Today, Egypt’s newly formed government announced that it will open its borders and accept Somali refugees who are fleeing Libya.
As explained by Somalia’s newly appointed Prime Minister Mohamed Abdullahi Mohamed:
“Also we discussed the matter with other countries bordering with Libya and we are very hopeful that they will also do the same as Egypt did—on behalf of Somali government I am grateful to Egypt for its acceptance to welcome Somali refugees who are escaping from unrest in Libya,” the prime minister stated.
Egypt’s move is a welcome sign. But how telling is it that the first country to adopt new refugee policies for Horn migrants stuck in Libya was Egypt? Oh the irony.
Questions remain over how many Somalis and other Horn refugees and migrants will try to enter Egypt and whether more countries will follow suit.
According to the UNHCR, there are 2,500 Somali refugees in Tripoli alone.
Last month, 305 Eritreans, 191 Ethiopians and 153 Somalis were denied evacuation in a camp in Bengazi, while thousands of other refugees from Egypt, Tunisia and Bangladesh were rescued.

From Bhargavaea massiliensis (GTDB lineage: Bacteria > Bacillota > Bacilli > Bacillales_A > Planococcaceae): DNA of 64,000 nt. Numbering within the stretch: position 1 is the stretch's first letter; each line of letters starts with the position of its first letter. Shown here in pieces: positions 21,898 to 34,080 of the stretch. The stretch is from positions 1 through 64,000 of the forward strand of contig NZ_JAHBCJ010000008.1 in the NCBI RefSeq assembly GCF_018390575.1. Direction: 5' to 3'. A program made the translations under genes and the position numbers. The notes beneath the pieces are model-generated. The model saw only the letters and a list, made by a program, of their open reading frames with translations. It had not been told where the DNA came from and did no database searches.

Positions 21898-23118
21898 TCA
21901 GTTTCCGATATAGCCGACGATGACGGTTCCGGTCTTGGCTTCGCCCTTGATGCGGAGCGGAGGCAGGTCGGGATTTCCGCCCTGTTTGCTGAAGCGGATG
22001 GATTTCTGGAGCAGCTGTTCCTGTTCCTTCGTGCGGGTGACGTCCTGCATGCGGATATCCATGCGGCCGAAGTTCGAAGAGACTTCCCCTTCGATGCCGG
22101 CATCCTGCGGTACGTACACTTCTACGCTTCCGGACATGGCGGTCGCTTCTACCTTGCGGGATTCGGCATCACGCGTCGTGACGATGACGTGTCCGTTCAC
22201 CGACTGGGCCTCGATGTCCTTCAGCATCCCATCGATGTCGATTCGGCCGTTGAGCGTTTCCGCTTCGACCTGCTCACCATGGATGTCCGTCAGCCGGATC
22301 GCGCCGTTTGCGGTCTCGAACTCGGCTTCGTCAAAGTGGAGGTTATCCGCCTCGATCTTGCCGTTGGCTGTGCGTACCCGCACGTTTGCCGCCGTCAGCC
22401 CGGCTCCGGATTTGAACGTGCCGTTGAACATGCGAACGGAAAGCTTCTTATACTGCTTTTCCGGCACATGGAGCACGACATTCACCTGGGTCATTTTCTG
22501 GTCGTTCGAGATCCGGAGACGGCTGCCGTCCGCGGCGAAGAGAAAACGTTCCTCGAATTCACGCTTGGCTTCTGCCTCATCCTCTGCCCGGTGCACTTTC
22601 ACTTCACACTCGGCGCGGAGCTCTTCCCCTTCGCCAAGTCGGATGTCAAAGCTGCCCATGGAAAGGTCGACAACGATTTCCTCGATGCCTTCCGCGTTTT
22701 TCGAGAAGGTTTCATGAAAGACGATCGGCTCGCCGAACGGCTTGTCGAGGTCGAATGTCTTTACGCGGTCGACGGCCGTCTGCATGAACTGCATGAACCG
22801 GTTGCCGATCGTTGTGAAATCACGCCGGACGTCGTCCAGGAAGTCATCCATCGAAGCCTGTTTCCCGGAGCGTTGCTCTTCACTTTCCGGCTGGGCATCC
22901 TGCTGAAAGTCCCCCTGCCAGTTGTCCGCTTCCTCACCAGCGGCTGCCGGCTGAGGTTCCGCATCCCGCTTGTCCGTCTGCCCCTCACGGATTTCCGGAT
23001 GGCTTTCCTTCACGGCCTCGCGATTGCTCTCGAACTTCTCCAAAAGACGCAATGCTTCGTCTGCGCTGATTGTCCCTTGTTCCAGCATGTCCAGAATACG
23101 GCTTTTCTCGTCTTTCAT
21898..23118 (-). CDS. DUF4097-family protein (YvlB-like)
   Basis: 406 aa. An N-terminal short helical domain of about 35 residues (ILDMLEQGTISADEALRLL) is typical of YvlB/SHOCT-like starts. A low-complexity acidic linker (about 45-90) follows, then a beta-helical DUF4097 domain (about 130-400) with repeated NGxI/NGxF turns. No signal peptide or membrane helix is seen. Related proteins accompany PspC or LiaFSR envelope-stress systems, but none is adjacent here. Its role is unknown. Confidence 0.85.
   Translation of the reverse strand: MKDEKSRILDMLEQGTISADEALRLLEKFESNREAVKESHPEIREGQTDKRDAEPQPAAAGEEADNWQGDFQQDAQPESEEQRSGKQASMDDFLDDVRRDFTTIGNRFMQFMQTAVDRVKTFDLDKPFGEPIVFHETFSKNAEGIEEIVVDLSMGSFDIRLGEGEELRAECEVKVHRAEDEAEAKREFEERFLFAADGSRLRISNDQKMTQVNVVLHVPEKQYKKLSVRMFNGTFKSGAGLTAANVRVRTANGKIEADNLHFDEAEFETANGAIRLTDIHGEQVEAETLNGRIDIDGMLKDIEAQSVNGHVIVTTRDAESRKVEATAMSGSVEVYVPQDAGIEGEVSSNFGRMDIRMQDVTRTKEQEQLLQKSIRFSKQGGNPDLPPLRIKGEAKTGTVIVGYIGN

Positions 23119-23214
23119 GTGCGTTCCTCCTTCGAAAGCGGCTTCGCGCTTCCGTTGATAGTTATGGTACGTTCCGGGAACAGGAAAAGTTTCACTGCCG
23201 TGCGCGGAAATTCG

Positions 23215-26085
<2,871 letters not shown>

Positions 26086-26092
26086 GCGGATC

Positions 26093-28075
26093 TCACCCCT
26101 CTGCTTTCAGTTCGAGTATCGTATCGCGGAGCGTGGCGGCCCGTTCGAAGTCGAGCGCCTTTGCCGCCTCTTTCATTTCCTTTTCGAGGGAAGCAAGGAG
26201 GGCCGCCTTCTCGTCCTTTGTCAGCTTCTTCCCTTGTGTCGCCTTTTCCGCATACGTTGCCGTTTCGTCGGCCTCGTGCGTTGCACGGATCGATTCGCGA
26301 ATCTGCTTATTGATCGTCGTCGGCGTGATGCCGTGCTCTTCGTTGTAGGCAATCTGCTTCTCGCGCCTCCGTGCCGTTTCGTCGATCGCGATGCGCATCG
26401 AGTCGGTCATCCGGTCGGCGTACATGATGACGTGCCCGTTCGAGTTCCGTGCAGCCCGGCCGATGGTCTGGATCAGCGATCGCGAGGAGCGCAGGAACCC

Western and Arab countries have been slow to accept Somalis, Eritreans and Ethiopians stuck in Libya, despite repeated requests from the UNHCR. In some cases it may be a logistical delay as many embassies in Tripoli have since closed.
But considering the Horn of Africa’s turmoil, it is surprising that the protection of these civilians hasn’t become a higher priority for donor countries and other more developed countries.
With Somalia’s ongoing violence and forcible recruitment of civilians to fight, the continued threat of war between Ethiopia and Eritrea, and the governments’ presumed inability or unwillingness to take their citizens back leaves thousands of innocent people in limbo, the Horn of Africa represents one of the world’s greatest humanitarian crises.
The UNHCR recognizes their plight and has identified some arrivals as “persons of concern”. Many fled due to the political insecurity, lack of economic opportunity and jobs, the indefinite nature of military conscription, and ethnic or religious persecution in their respective countries.
The most troubling aspect of this story isn’t just the unimaginable suffering these refugees are forced to endure, but the world’s reluctance and failure to respond to their needs.